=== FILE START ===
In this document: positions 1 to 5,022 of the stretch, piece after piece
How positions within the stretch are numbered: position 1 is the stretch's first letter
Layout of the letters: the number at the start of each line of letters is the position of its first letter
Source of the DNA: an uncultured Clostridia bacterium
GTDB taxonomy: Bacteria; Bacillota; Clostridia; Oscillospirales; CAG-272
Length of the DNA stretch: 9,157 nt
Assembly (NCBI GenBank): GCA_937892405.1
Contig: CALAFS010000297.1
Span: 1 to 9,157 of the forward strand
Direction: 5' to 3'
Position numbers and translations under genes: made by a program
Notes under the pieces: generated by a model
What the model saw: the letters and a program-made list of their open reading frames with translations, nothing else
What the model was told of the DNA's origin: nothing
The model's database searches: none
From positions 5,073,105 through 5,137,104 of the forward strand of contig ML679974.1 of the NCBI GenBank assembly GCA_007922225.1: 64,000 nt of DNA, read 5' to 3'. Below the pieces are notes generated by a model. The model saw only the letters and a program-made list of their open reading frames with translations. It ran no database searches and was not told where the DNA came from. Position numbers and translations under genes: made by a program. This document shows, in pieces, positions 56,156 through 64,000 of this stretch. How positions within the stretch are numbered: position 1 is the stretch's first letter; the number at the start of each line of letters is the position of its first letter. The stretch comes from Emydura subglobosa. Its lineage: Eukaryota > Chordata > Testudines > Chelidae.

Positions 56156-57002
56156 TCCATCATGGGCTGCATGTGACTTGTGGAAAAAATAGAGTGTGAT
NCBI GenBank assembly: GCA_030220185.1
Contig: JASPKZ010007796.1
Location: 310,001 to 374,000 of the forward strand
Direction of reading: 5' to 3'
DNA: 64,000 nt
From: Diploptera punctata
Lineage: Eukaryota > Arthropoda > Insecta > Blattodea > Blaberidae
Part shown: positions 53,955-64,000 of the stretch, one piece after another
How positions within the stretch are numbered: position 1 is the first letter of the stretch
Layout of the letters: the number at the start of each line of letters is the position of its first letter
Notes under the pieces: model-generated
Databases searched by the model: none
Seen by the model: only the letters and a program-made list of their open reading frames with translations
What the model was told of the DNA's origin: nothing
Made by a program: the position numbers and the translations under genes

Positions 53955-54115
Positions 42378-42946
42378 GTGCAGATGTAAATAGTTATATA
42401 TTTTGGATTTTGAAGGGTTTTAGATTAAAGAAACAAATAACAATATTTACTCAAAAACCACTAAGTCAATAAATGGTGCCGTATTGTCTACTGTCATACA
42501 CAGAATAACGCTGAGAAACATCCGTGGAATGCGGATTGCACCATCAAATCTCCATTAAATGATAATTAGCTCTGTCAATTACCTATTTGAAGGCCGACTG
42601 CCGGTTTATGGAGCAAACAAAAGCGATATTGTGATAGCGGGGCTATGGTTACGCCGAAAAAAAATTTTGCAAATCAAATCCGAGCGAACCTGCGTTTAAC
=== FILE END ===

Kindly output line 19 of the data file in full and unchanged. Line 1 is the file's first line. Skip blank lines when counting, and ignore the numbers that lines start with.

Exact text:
NCBI GenBank assembly: GCA_030220185.1